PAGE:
With many grey nomads starting to think about their treks up north, there has been another startling reminder of the risk that saltwater crocs can pose.
A dog has been ‘taken’ near a boat ramp close to Cooktown in far north Queensland. The incident happened at the village of Marton, north of Cooktown, about 150 metres from a boat ramp on the Endeavour River.
Witness Steven Nicolaou, who was fishing off the boat ramp at the time, told the ABC that the crocodile was between three and four metres long.
“I happened to notice a couple of dogs had come down early [and] were running up and down the beach … then they went away for a while,” Mr Nicolaou said. “Then a little bit later I just happened to look around and saw a little [crocodile] going across the stream … it sort of dived … about 30 or 40 metres before it got to the bank and … grabbed one of the dogs right next to a house that’s right at the end of the beach.”
Mr Nicolaou told the ABC it only took “10 to 15 seconds” before it was all over.
“It grabbed the dog by the hindquarters,” he said. “The dog was trying to bite back, it was squealing.”
A Department of Environment and Heritage Protection (EHP) spokeswoman said officers had been notified of the attack.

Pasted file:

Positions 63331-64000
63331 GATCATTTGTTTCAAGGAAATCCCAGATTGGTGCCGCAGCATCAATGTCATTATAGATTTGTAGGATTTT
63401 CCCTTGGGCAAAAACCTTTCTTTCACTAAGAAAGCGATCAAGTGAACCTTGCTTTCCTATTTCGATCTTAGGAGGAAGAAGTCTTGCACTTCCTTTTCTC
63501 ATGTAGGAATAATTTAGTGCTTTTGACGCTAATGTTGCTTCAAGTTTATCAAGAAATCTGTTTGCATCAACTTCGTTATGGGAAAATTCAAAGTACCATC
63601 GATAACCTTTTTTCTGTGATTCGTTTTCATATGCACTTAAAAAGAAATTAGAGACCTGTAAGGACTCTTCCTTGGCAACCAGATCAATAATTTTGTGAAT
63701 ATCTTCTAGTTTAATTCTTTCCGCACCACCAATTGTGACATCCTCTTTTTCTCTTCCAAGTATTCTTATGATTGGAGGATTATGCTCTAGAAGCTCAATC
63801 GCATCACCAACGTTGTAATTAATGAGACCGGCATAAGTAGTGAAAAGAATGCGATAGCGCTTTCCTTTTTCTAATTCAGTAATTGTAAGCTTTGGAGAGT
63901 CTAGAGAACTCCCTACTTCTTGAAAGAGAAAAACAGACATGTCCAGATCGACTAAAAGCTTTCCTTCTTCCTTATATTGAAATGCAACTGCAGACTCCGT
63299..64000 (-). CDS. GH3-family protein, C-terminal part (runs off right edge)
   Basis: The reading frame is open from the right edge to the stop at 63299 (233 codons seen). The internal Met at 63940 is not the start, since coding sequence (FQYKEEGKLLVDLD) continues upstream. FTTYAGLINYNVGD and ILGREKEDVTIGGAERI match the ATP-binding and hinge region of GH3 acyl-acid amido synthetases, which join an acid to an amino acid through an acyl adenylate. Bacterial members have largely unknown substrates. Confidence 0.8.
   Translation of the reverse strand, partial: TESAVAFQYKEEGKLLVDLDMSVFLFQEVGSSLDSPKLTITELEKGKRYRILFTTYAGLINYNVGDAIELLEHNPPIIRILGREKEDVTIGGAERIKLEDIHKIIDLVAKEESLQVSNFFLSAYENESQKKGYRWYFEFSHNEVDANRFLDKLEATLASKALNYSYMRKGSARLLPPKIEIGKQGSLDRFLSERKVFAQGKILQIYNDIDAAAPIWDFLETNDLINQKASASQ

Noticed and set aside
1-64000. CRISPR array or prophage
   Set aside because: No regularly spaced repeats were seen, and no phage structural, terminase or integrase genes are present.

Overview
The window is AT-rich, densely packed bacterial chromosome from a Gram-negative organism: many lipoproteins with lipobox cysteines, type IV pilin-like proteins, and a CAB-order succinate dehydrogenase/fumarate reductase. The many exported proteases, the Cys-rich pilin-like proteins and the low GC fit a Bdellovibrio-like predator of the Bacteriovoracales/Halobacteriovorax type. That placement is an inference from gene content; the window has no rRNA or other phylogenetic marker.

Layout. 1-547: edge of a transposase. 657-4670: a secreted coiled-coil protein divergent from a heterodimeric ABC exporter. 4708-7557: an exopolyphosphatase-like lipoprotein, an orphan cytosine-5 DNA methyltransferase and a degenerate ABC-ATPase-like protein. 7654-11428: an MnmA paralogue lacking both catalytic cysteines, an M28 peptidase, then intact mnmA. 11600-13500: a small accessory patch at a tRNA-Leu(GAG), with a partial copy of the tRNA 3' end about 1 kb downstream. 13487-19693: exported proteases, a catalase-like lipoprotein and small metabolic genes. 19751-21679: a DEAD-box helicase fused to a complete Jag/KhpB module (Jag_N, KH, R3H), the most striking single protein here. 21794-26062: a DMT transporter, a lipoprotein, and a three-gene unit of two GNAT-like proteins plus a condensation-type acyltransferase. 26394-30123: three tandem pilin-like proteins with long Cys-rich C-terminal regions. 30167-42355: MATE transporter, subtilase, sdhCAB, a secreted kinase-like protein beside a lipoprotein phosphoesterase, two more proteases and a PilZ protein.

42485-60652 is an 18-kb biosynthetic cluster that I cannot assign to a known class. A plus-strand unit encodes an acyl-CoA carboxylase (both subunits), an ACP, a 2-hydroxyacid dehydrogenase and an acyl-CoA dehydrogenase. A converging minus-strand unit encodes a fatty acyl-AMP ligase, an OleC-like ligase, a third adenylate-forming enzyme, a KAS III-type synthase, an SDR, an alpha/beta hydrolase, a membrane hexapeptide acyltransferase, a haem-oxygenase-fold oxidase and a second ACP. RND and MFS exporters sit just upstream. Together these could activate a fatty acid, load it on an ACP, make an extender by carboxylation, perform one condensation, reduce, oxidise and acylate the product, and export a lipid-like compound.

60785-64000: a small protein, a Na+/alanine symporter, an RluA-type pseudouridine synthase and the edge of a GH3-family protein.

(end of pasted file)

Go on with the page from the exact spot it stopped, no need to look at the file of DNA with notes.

“Wildlife officers will monitor future sighting reports for this location and a site assessment will take place,” she said. “People are advised to stay back from the riverbank and to avoid discarding fish and foods scraps in the water.”
Meanwhile, Queensland’s new Environment Minister Steven Miles said the state’s crocodile management plan was being reviewed, including the need for a comprehensive survey.
The Government’s management plan states if a crocodile poses an unacceptable risk it is dealt with as a ‘crocodile of concern’ and targeted for removal from the wild. Figures from the Department of Environment and Heritage Management show 111 crocodile have been removed from the wild since 2012.
Five were euthanased and the others relocated to crocodile farms or zoos.
There have been 22 reported crocodile attacks in Queensland since 1985, with seven of them fatal.